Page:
Five years ago no one imagined the combination of events which have led to the protection market being in the state it is now.
The surveys of experts at the time showed many were optimistic that customer engagemnet and new business volumes would both improve. I am certain that if back then you had added up all the business plans approved by the UK life company chief executives then you could have reasoned the market was going to grow by 50 per cent or more in volume and an even greater amount by value between then and now.
I remember the conversations back then were along the lines of: RDR boosting advisers’ focus on protection sales, and banks being clear winners from the change and homing in on protection. Some thought a resurgence in property transactions would produce a like-for-like increase in protection sales. Of course, five years ago not many saw that the payment protection insurance debacle would land quite as heavily as it did. Absolutely no one foresaw Test-Achats and the gender pricing ban, and as for the removal of I-E, whilst a no brainier, most would not have bet on it getting to the top of the Treasury’s ‘to do list.
However it is not just the protection industry which suffers from getting the future wrong. Research undertaken by Philip Tetlock, professor of psychology and management at the University of Pennsylvania, illustrates that experts, when making predictions, fare only slightly better than chance and non-experts. And yet, we are significantly more respectful of, and swayed by, the opinions of experts. This is largely because with expertise comes confidence, a willingness to assert and persuade and the ability to hand pick facts to support what are really only guesses.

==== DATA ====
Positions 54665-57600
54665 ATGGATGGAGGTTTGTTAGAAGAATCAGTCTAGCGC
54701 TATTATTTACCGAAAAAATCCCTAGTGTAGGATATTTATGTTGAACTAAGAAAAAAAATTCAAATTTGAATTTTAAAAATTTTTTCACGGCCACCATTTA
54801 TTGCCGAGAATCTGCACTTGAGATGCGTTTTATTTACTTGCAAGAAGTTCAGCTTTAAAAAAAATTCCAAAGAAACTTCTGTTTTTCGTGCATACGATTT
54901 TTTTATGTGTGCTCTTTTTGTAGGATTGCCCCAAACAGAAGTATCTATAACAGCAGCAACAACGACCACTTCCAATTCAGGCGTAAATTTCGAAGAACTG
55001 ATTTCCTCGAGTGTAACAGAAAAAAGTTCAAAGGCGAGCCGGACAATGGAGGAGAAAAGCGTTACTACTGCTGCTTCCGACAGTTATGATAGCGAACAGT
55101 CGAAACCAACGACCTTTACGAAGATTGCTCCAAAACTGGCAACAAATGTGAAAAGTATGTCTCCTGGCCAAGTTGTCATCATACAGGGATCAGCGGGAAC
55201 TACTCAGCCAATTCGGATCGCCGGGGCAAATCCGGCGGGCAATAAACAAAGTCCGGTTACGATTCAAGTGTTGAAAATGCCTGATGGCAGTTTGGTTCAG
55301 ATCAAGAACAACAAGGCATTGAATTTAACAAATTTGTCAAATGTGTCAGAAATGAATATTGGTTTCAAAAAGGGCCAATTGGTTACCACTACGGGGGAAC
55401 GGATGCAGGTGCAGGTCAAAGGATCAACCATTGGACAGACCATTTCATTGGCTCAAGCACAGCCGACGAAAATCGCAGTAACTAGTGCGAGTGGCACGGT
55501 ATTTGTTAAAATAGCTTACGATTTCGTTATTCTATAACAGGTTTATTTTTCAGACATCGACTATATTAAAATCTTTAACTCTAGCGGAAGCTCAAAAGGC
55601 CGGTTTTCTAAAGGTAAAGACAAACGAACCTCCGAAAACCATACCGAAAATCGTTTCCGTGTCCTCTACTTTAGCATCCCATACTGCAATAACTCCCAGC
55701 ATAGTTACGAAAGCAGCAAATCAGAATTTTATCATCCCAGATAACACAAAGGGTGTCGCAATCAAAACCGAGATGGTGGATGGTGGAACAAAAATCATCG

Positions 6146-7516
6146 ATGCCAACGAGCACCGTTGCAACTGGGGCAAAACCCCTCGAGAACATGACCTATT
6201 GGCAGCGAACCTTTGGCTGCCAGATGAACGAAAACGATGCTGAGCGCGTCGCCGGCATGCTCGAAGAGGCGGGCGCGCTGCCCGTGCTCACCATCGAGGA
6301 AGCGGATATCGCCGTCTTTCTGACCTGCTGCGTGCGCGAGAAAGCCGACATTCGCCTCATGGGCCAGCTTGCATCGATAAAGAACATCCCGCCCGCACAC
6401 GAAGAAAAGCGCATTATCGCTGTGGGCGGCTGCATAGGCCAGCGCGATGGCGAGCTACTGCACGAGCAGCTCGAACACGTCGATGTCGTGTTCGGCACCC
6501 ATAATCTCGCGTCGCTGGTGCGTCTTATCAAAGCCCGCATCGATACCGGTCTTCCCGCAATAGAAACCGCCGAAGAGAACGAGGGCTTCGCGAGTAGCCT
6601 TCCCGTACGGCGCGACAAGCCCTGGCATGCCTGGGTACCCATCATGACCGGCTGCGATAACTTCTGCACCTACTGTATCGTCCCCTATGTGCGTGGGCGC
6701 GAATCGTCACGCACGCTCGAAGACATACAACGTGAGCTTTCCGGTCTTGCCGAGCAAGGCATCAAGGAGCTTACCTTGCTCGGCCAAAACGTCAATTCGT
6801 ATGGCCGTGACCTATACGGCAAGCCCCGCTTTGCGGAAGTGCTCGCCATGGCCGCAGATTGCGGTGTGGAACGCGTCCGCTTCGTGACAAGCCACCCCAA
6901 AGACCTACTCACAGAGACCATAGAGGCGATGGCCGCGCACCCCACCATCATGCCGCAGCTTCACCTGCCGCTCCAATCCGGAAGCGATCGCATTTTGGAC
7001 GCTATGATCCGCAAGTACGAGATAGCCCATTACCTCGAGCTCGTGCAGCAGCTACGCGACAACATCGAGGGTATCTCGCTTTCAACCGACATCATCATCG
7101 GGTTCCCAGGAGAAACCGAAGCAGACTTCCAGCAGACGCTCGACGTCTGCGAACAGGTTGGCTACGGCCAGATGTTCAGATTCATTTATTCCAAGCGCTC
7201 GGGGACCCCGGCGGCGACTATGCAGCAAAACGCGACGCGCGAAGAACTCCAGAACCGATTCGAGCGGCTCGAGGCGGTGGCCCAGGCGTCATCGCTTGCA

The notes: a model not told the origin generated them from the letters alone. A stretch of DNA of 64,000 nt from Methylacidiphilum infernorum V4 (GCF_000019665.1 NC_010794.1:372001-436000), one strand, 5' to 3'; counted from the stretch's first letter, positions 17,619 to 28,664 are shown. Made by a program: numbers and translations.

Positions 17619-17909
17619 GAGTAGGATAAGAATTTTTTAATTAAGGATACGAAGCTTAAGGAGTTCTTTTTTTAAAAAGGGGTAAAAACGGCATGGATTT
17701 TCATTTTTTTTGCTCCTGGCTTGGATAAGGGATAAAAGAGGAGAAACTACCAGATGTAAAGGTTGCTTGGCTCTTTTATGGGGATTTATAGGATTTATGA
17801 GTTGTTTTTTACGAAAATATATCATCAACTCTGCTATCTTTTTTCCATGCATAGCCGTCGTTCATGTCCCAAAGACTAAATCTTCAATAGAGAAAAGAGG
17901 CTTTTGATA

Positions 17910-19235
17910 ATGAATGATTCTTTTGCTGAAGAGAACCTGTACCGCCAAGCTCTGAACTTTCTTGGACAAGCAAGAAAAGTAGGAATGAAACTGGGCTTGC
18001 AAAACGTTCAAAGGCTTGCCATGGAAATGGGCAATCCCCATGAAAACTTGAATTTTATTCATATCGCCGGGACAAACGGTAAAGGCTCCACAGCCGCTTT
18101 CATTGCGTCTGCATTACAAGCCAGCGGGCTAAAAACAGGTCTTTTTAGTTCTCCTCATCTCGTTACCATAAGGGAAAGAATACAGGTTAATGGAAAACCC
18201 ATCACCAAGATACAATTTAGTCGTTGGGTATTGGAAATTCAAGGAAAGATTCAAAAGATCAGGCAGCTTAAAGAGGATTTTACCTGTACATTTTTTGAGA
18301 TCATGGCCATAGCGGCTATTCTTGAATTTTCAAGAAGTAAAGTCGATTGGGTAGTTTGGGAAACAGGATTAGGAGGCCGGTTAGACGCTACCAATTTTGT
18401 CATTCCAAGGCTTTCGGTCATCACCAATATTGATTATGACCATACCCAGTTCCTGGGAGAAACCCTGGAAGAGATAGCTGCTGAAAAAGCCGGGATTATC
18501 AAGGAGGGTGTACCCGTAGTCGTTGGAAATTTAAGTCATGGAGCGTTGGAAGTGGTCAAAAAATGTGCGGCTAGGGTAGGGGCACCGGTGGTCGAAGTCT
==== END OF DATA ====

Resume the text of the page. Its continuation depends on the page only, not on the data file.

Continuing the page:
All of which drives another nail into the coffin around the value of surveys (and perhaps expertise), however it should also inform us about the fallibility of the business forecasts and projections we are all asked to develop and which others set so much store by.
I cannot see into the future, but I do have an assertion, and I have some hand-picked facts which help support my view. The hand-picked facts are these :
- The number of advising staff in financial adviser firms has reduced by 16 per cent in the last five years (according to Apfa);
- There has been a 75 per cent to 100 per cent increase in the number of hours it takes to advise on mortgages, thus reducing the time available to advise on peripheral protection needs
- It is these facts which cause the correlating decline in new protection sales by value, which over the same period are down 23 per cent (according to the ABI).
My conclusion and assertion is this; the only way to substantially grow the protection market is to increase the number of selling/advising hours spent on protection.
Whilst my conclusion may seem obvious, there comes a question from this that naturally follows: How many of those leading protection businesses are currently attempting to substantially grow the number of selling/advising hours spent on protection?
Richard Verdin is chief marketing officer, UK and Ireland at RGA